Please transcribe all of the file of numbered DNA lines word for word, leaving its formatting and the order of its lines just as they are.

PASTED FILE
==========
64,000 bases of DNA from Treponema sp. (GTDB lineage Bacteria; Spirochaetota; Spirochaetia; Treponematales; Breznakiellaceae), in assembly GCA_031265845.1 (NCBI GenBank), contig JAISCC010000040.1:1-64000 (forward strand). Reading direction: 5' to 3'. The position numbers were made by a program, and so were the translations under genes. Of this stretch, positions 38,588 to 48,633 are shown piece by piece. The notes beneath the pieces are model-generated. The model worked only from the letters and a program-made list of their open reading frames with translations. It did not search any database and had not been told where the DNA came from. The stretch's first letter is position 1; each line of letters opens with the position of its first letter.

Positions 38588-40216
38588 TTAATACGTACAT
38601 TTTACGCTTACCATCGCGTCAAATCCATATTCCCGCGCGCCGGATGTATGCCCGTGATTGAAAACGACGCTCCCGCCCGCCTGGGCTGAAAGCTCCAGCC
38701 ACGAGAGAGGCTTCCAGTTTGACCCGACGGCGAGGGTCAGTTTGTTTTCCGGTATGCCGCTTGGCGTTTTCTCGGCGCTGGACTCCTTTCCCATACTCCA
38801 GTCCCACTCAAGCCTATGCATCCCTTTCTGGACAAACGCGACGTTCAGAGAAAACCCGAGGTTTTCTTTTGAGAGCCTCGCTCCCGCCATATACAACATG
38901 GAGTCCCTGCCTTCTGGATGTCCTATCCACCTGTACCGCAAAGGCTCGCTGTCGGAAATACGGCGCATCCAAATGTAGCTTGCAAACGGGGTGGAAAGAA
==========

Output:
64,000 bases of DNA from Treponema sp. (GTDB lineage Bacteria; Spirochaetota; Spirochaetia; Treponematales; Breznakiellaceae), in assembly GCA_031265845.1 (NCBI GenBank), contig JAISCC010000040.1:1-64000 (forward strand). Reading direction: 5' to 3'. The position numbers were made by a program, and so were the translations under genes. Of this stretch, positions 38,588 to 48,633 are shown piece by piece. The notes beneath the pieces are model-generated. The model worked only from the letters and a program-made list of their open reading frames with translations. It did not search any database and had not been told where the DNA came from. The stretch's first letter is position 1; each line of letters opens with the position of its first letter.

Positions 38588-40216
38588 TTAATACGTACAT
38601 TTTACGCTTACCATCGCGTCAAATCCATATTCCCGCGCGCCGGATGTATGCCCGTGATTGAAAACGACGCTCCCGCCCGCCTGGGCTGAAAGCTCCAGCC
38701 ACGAGAGAGGCTTCCAGTTTGACCCGACGGCGAGGGTCAGTTTGTTTTCCGGTATGCCGCTTGGCGTTTTCTCGGCGCTGGACTCCTTTCCCATACTCCA
38801 GTCCCACTCAAGCCTATGCATCCCTTTCTGGACAAACGCGACGTTCAGAGAAAACCCGAGGTTTTCTTTTGAGAGCCTCGCTCCCGCCATATACAACATG
38901 GAGTCCCTGCCTTCTGGATGTCCTATCCACCTGTACCGCAAAGGCTCGCTGTCGGAAATACGGCGCATCCAAATGTAGCTTGCAAACGGGGTGGAAAGAA